The moxa therapy (also: moxibustion) is a kind of acupuncture and how it is native to traditional Chinese medicine. Unlike acupuncture, this alternative medicine therapy is still poorly understood in western countries. The moxibustion, which is less common today, is composed of the Japanese plant name Mogusa (latinized moxa = true mugwort) and the Latin root word buro (= burning).
Moxibustion for treatment
In moxa therapy, small amounts of medicinal herbs are burned down via acupuncture points. Mostly it is the medicinal and spice plant mugwort. It is dried and then processed into various forms of moxa, usually cone or cotton (wool).
Mugwort contains mainly essential oils (cineole, thuja oil) in effective ingredients, in addition:
- tree resins
- vitamins A, B, C and D.
- potassium chloride
The effect of the heat on burning off stimulates the meridian system (energy conduction pathways), which is intended to help the body's own energy flow better again.
In traditional Chinese medicine, moxa therapy is also used to prevent illness. According to an ancient Chinese proverb, no one should undertake a journey that has not previously enriched the Qi, the life energy, by Moxa.
Treatment with moxa
Moxibustion can be done in different ways. The following forms of moxa treatment are available:
- direct method
- indirect method
- Moxa cigar
Important: Therapy is taboo on the face and mucous membranes.
Direct and indirect moxa treatment
In the direct method, the therapist places dried cumin or cube on the acupuncture points and ignites them. They are burned off slowly until the patient feels a sensation of heat, the so-called De Qi feeling, which is often described as sharp heat pain.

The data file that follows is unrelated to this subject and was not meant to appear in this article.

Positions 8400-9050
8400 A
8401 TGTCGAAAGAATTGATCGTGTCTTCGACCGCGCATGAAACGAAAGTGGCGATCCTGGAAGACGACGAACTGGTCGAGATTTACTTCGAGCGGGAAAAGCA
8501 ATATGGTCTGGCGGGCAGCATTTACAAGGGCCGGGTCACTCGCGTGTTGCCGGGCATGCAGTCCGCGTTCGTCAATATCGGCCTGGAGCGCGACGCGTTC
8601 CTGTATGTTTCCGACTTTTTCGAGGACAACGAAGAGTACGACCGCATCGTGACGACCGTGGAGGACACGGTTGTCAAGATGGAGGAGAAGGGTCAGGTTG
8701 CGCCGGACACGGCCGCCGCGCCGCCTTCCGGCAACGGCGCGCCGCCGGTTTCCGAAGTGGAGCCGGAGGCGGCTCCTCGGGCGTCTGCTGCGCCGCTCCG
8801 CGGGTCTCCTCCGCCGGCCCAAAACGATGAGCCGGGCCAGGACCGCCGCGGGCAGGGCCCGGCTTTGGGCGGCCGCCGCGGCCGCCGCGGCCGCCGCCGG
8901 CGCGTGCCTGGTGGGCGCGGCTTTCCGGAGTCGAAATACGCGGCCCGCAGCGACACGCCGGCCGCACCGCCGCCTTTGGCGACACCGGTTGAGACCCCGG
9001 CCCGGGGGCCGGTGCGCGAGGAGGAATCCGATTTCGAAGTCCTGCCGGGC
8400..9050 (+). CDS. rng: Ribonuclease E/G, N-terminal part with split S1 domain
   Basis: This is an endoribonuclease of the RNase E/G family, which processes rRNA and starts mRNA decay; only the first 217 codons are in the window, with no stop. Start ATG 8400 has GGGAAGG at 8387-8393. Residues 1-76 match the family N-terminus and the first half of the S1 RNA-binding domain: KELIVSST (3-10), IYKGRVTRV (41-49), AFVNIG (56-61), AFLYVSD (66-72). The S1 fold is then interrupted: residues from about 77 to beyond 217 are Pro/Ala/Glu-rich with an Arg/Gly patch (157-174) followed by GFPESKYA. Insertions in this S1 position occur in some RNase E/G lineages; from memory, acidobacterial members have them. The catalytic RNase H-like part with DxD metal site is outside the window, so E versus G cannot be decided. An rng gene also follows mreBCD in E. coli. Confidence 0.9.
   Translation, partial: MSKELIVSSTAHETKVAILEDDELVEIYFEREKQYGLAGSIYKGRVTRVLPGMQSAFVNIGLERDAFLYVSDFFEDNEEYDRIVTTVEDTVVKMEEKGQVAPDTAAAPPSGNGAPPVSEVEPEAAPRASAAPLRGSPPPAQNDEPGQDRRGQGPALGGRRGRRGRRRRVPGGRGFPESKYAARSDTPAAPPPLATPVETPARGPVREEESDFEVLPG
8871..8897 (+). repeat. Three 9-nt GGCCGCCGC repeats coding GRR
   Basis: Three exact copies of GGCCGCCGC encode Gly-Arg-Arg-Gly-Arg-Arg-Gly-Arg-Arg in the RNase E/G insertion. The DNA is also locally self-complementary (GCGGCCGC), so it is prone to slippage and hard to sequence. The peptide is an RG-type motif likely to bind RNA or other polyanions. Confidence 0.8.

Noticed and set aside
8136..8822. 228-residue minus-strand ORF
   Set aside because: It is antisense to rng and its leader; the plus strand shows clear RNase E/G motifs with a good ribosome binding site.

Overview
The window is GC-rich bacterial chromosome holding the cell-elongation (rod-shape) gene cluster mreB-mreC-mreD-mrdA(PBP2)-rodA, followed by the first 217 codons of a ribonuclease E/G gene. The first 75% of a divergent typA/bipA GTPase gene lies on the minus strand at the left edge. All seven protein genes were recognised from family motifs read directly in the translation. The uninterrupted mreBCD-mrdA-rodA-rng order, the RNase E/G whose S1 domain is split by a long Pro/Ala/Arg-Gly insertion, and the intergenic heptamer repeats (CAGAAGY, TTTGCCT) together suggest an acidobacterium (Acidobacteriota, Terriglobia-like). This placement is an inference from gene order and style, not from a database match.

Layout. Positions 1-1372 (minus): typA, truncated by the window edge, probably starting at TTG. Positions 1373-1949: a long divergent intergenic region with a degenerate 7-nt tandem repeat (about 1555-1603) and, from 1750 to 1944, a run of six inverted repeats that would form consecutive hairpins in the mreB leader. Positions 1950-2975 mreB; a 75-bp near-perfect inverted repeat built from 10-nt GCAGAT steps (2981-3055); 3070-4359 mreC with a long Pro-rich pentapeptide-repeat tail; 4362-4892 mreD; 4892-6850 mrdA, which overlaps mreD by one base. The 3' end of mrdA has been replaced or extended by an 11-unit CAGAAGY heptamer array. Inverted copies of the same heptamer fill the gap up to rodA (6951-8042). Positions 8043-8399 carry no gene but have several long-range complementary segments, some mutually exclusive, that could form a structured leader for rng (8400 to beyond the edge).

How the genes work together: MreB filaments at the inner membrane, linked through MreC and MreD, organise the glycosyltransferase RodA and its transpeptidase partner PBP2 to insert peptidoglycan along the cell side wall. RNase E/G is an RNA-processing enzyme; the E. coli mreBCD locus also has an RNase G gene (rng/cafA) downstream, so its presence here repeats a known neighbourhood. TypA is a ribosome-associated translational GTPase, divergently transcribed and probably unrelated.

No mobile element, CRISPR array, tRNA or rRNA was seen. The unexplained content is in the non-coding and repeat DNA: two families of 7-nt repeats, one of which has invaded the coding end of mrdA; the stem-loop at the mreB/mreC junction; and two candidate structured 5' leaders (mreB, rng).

The direct method can cause blisters, sometimes scars, depending on the duration. In this form it is painful and is almost only used in China.
More common in Europe is the indirect method. The moxa cone is underlaid with a ginger slice, garlic or salt as a burn protection or to support the effect. When the patient feels a hot sensation at the acupuncture point, the moxa gel is pushed to the next point. Each acupuncture point should be heated six to eight times.
Moxa cigar: therapy with a moxa stick
The herb can also be used in the form of a moxa cigar. This is a moxa stick rolled in thin paper, which is lit at one end.
The therapist keeps approaching the acupuncture points (0.5-1 cm) with the glowing tip of the cigar until the patient feels the de-Qi sensation. Again, the process is repeated until the skin is clearly red.
Needle moxa with acupuncture needles
You can also attach a moxa piece to an acupuncture needle that has already been set. In this needle moxa, the heat of the incandescent powder is passed via the needle directly into the skin.
A session lasts about 15 to 30 minutes and is initially repeated in one-day intervals then (a total of up to eight treatments). Thereafter, a maintenance dose is enough every seven to ten days.
Areas of application of moxa therapy
The Huang Di Nei Jing, the yellow emperor's textbook, recommends moxibustion for cold and wet conditions, as well as for debilitating diseases.
Main application areas today are diseases with a chronic character, for example:
- Chronic bronchitis
- chronic asthma
- Weaknesses after chronic illnesses
- exhaustion reactions
Similar to acupuncture, it is also used in the treatment of pain, for example in migraine and tension-type headache, as well as in diseases of the musculoskeletal system such as shoulder-neck tension, disc damage or lumbago.
Self-treatment with moxa
The Moxa therapy is also good for self-treatment. The patient is introduced as far as possible into the moxibustion by the attending physician. The safest method for home treatment is the indirect method with moxa cigar or moxa gel.
For orientation, the doctor marks the selected acupuncture points with a waterproof marker.
Complications of moxa therapy
Moxa therapy should be avoided in acute illnesses. Even with fever, hypertension, insomnia or during menstruation, the moxa therapy should not be used.